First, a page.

In 2019, global displacement hit a new high.
At the end of 2019, a record 50.8 million people across the globe were internally displaced, according to a report by the Internal Displacement Monitoring Centre (IDMC).
The report estimated that 45.7 million people were displaced by conflict and violence and 5.1 million by disasters.
Over the past decade, the total number of internally displaced people (IDPs) worldwide has doubled.
There were an estimated 33.4 million new displacements in 2019, the highest number since 2012.
Weather-related catastrophes accounted for 24.9 million of the new displacements, with regions within Asia most affected. India, the Philippines, Bangladesh, China, and even the United States, recorded the highest numbers.
Image credit: The Conversation
Of the 8.5 million new displacements caused by conflict and acts of war, IDMC recorded the highest numbers in Syria, the Democratic Republic of Congo, Ethiopia, Burkina Faso, and Afghanistan.
The problem with long-term internal displacement - displacement that occurs for many years or even decades - is that as time passes, returning home becomes less and less relevant as a solution to the individual's displacement.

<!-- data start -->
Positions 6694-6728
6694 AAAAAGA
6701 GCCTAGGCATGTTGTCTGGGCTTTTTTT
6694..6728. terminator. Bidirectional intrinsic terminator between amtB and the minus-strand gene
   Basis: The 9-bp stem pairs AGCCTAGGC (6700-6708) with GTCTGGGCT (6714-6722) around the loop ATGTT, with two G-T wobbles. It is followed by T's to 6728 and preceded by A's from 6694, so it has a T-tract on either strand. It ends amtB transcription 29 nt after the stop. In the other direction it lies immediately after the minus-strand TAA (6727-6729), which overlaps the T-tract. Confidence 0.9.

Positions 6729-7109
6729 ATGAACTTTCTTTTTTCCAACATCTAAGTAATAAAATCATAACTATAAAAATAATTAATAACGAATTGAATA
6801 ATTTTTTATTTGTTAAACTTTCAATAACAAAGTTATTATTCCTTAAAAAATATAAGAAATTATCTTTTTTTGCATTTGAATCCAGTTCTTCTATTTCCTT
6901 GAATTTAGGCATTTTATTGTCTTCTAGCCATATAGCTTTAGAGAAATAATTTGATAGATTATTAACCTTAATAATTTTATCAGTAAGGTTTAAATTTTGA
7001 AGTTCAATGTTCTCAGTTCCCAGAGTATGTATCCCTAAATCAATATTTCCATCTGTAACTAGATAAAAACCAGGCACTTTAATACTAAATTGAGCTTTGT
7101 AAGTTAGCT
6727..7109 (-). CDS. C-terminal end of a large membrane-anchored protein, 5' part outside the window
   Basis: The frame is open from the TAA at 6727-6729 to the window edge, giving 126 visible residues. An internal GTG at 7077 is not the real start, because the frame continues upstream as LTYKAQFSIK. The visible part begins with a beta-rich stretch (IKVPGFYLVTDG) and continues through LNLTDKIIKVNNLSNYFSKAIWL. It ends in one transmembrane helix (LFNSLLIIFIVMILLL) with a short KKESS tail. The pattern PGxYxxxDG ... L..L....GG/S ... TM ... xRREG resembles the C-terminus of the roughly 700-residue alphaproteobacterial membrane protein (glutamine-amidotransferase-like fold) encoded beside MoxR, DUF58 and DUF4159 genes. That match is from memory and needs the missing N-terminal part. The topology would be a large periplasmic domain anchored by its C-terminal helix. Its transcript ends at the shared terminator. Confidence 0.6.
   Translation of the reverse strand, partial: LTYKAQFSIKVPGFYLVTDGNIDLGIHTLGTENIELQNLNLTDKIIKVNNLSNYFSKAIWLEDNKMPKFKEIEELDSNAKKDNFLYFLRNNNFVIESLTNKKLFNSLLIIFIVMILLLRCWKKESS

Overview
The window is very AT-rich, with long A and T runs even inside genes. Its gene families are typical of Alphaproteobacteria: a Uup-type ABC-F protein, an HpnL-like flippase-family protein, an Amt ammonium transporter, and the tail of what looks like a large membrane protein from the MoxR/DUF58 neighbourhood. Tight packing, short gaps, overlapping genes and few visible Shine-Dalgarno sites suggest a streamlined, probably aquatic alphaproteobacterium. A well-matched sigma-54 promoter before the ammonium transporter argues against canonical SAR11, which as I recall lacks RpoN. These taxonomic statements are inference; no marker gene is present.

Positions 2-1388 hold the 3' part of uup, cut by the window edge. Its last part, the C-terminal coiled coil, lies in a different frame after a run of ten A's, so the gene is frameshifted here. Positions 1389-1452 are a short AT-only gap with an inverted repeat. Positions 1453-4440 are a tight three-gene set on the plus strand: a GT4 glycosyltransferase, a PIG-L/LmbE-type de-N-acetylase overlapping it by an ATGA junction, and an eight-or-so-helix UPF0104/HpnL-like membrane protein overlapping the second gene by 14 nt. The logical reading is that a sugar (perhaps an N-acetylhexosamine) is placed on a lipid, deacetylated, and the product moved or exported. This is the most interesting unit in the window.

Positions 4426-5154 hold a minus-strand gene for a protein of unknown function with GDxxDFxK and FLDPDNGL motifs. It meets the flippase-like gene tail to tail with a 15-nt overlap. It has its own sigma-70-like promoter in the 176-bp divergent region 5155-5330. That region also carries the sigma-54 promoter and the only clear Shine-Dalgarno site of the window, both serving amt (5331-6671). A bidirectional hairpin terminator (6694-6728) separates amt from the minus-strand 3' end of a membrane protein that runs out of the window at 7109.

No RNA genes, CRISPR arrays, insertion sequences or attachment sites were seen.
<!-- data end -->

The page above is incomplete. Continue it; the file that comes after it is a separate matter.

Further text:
Internally displaced persons suffer significantly higher rates of mortality than the general population. They also remain at high risk of physical attack, sexual assault and abduction, and are often deprived of suitable shelter, food and health services.
The COVID-19 pandemic is presenting new challenges for displaced populations and humanitarians. For example, the outbreak of coronavirus has constricted further the migration routes that some IDPs turn to in order to reach countries where they can claim asylum.
The immediate issue, however, is the impact COVID-19 is having on the health and wellbeing of IDPs - in the face of the outbreak, internally displaced people are especially at risk.
Longer-term social and financial consequences also mean that IDPs will need more assistance than ever.